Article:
There are currently 17,545 certified organic operations in the US, with a reported 8,436,921 acres growing crops or livestock. With 75 available certifiers responsible for testing for residues, this amounts to  12 of the 234 operations or 5,333 acres of the 106,666 they oversee. It would take 20 years to do a complete certification.

The changes under the new policy primarily affect certification once these crops have entered our wholesale food purchase and transportation system; the NOP program provides a significant loophole which will be evident to any scammer - due to the limited field testing of pesticide residues in the field of origin, who really knows what is entering the marketplace.

For example, I had a conversation with a local grape grower in Kern County who grows organic and conventionally grown grapes. He stated that in a previous year, 40 acres of his organic grapes became infected with mites, significantly enough to spray the grapes with an effective synthetic to salvage his grapes, losing his organic certification for three years for that acreage or losing the crop.  He believed the obvious choice was to salvage the produce. Consequently, he did not attempt to pass the grapes off as organic. Still, he made the point that he could have because his now conventionally grown grapes were pesticide residue-free when they went to market, a very common occurrence as illustrated by the USDA annual pesticide residue testing program. [2]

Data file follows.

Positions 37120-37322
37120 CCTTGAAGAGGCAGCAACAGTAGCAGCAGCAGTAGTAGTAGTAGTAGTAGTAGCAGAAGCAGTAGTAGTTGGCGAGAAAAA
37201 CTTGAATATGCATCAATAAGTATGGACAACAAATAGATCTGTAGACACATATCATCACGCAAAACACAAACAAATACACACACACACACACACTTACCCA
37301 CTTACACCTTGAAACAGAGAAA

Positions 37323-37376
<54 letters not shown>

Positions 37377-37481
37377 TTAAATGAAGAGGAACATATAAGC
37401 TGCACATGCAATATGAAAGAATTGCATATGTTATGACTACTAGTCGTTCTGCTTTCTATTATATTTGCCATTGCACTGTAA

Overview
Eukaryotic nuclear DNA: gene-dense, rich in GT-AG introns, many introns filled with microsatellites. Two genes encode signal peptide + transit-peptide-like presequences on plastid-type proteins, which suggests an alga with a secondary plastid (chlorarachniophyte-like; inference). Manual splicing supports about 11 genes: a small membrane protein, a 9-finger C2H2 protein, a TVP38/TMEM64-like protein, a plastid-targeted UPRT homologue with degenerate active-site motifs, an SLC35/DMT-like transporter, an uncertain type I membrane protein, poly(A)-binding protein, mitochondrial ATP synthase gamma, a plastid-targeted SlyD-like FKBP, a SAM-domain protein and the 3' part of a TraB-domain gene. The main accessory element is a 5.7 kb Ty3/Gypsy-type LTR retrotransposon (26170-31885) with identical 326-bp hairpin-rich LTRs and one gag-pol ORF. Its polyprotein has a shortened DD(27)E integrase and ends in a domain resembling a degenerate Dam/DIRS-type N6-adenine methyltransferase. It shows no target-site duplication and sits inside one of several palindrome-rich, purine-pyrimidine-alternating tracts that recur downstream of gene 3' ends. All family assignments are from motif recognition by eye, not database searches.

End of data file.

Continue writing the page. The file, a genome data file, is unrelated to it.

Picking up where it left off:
• The basic premise of the organic industry's claim of a superior product is false.
  • The new NOP program still provides enormous loopholes for fraudulent behavior due to the lack of oversight regarding what is leaving the field of origin and entering the market.
  • The USDA’s pesticide residue testing program has demonstrated that a high percentage of conventionally grown crops would pass the residue test as organic due to the dissipation of the pesticide use at the time of harvest - passing off a conventionally grown product as organic would not be a difficult task for the less scrupulous grower.

While the USDA's National Organic Program (NOP) has taken steps to strengthen oversight and enforcement within the organic industry, significant challenges remain. Historical inconsistencies and loopholes persist, casting doubt on the integrity of organic certification. The disparity between the number of certifying agents and the vast number of certified organic operations underscores the difficulty in adequately monitoring and enforcing organic standards. Moreover, the limited field testing for pesticide residues raises questions about the authenticity of organic products entering the market. Ultimately, until comprehensive measures address these issues throughout the organic supply chain, the organic industry will not fully emerge from under the shadow of fraud.

[1] The Validity Of Much Of Published Scientific Research Is Questionable (Part 2), Americans’ Quest For ‘Authenticity’ Is Often Ill-Informed, Are Organic Foods More Nutritious?, and Are Organic Foods Safer? The Boy Who Cried Wolf

[2] A review by Food Fraud Advisors of the USDA data found that 9% of all tested “certified organic” crops sampled had at least one pesticide exceeding “‘the maximum amount of a pesticide allowed to remain in or on a food.”